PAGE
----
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The Philosophy of Humor

Can you believe that philosophers have undertaken to analyze humor? Of course they have—they analyze everything else. This should not have come as a surprise to me, and yet somehow it did. The very name philosophy is a marriage of ‘philo’ (love) and ‘sophia’ (wisdom). Their modus operendus? Put anything under the scope, subject it to enough thought-power, and it will yield its secrets.

New disciplines, once they reach critical mass, split off from philosophy to become entities of their own. What is known today as ‘science’ was once known as ‘natural philosophy. James Hall, the lecturer, tells of spying test tubes and bunsen burners advertised as ‘philosophical instruments.’* A more recent breakaway from the mother ship of philosophy is ‘psychology.’

Will humor also one day yield its secrets to philosophical scrutiny? Let us not sell these people short, but for now, we encounter few ‘humorologists.’ For now, we can content ourselves with people who know how to tell a good joke. For now, my self-description stands as one who not only appreciates self-deprecatory humor but also the kind of humor where you make fun of yourself. For now, no humorologist undertakes to explain why that statement is funny (or not).

Humor is not a favored child of philosophy. That, I learned in ‘Philosophy 101,’ a book by Paul Kleinman. Plato took a savage view toward it, as the lowest form of human interaction that did nothing but detract. His ‘philosopher kings’ were not allowed to engage in any humor at all! This seriously messes with my premise that the Jehovah’s Witnesses Governing Body is today the most manifest application of Plato’s ideals. Those guys joke all the time. True, some of the humor is lame—raising or lowering the mic for short or tall speakers, for example, a modest humor exists throughout JW-land. At our Assembly Hall, the human mic-adjusters have been replaced with a mic stand that does the job sans hands, being remote controlled from afar! Our crazily tall circuit overseer creates a disturbance when the auto-mic seeks to adjust for him, inching up, pausing, then inching up again, each time emitting a hum, because someone forgot to mute the thing. He just grins, being long used to it. That’s the kind of collective humor we’re used to, though individually, there are no end of brothers who just live to tell knee-slappers. Pause for just a moment to consider that there are far few sisters who do this. Is this variation an attribute of the sexes in general?

No one has sought to banish humor in the JW-world, least of all individual GB members themselves, but according to Plato, they should. They should become dour sourpusses who never crack a smile. Every time they do crack one, they destroy my theory that they are the modern day application of Plato’s philosopher-kings. So, they should stop doing it.

What grabs me is that church history is replete with sourpusses—stern-faced men who take everything with life-or-death seriousness, men to whom a joke would have been the ultimate sacrilege. Think the iron-faced Puritan leaders of ‘The Scarlet Letter,’ for example. Yet, such a revulsion to humor is not a Bible product. The Bible is fine with humor. The revulsion is a Greek philosophical product fused into the early Church when that Church ‘broadened out’ to increase its appeal and thus gain new converts.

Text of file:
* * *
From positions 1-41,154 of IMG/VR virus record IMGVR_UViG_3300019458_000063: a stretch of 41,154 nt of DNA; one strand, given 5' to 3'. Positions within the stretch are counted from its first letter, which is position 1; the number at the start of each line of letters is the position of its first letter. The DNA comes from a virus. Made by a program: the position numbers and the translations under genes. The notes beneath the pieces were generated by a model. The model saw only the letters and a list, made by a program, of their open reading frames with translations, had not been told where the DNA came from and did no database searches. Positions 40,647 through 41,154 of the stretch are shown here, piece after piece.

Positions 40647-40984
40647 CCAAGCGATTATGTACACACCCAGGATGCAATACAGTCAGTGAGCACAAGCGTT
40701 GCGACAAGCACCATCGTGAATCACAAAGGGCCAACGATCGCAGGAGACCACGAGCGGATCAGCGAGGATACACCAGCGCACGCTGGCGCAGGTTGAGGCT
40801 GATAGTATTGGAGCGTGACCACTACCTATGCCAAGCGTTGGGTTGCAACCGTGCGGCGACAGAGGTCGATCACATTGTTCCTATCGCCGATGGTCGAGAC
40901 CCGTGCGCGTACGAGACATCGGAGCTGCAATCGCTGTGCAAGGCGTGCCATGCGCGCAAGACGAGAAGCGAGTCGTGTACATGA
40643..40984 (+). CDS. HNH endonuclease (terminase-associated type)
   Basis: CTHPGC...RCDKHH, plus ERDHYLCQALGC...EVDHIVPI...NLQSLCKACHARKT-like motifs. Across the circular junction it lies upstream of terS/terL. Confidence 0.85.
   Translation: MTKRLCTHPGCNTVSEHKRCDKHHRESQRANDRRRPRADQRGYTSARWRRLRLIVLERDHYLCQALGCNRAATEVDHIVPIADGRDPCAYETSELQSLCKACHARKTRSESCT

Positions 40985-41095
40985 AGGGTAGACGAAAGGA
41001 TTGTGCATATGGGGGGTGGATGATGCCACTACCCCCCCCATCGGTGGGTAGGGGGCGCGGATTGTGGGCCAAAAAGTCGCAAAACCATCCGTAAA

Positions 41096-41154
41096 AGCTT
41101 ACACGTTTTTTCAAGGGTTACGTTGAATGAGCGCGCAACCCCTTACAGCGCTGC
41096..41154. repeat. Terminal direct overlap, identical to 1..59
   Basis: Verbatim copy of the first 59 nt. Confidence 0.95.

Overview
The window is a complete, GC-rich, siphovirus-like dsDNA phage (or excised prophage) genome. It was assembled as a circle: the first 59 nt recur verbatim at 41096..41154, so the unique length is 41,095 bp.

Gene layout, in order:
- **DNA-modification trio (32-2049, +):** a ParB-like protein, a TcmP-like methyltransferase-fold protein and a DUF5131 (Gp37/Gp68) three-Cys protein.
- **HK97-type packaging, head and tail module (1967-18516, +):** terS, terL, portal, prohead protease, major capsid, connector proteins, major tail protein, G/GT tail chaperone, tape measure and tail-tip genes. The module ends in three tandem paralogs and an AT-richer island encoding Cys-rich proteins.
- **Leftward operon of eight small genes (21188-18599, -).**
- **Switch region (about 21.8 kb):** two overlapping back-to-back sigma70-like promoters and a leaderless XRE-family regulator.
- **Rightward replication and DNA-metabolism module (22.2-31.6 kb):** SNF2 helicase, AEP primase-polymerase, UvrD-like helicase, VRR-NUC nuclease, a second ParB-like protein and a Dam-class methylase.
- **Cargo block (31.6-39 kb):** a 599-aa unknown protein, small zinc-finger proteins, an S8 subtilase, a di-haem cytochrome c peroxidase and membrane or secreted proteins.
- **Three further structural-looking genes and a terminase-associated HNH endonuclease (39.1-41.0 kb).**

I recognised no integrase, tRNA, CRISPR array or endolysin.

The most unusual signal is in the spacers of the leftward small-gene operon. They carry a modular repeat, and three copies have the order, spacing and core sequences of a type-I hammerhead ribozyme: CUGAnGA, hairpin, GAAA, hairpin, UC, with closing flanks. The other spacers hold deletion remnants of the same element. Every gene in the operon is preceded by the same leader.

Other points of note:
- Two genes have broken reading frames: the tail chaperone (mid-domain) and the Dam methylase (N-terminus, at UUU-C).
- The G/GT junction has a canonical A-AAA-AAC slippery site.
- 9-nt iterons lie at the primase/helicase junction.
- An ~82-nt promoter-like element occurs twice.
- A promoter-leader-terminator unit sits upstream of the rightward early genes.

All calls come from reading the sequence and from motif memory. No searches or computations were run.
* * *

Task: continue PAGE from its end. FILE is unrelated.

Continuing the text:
Every Witness knows that the spread of ‘apostasy’ in the early centuries added ‘immortality of the soul’ to the belief system of Christians—it wasn’t there originally and must be read into the Bible to find it there. The immortal soul was infused in order to increase Church appeal to the educated philosophical class, the Greeks who prided themselves on their pursuit of wisdom. ‘Maybe some of these desirable fellows will come our way if we yield a little for them,’ Church fathers reasoned.

What I didn’t know was that a humorless view of life is also among the Greek imports. It is not a biblical product. It is a product of human philosophy! Yet, a life of devotion to God today is assumed by overall society to be a humorless one. It is anything but. Granted, you don’t cackle over everything under the sun. There is a time to be serious. But there is a time for laughter.

On a roll as to human philosophy infusing Christianity, whereupon Christianity itself is blamed as the source of it, one might consider resistance to investigative science itself. The notion that Christians are loathe to examine and look into things does not stem from Christianity. It stems from Aristotle—Greek philosopher of the 4th century BCE, whose views on the revelation of anything worth knowing was adopted into the early Church in order to increase its appeal to that ‘educated’ class.

With these early, evolving, church leaders; It was not biblical writings that ultimately carried the day. It was the writings of the philosophers. Yet historians retroactively assign that role to those worshipping God, as though worship makes a person backwards. It came from philosophy, not Christianity! Christianity’s mistake was to adopt it. When the pig-headed church leaders lit into Copernicus and Galileo for writing the earth is not the center of the universe, scholars assign pigheadedness to worshippers of God, whereas they ought to look to their own forebears. Human thinkers contaminate the product and then the biblical writings take the rap!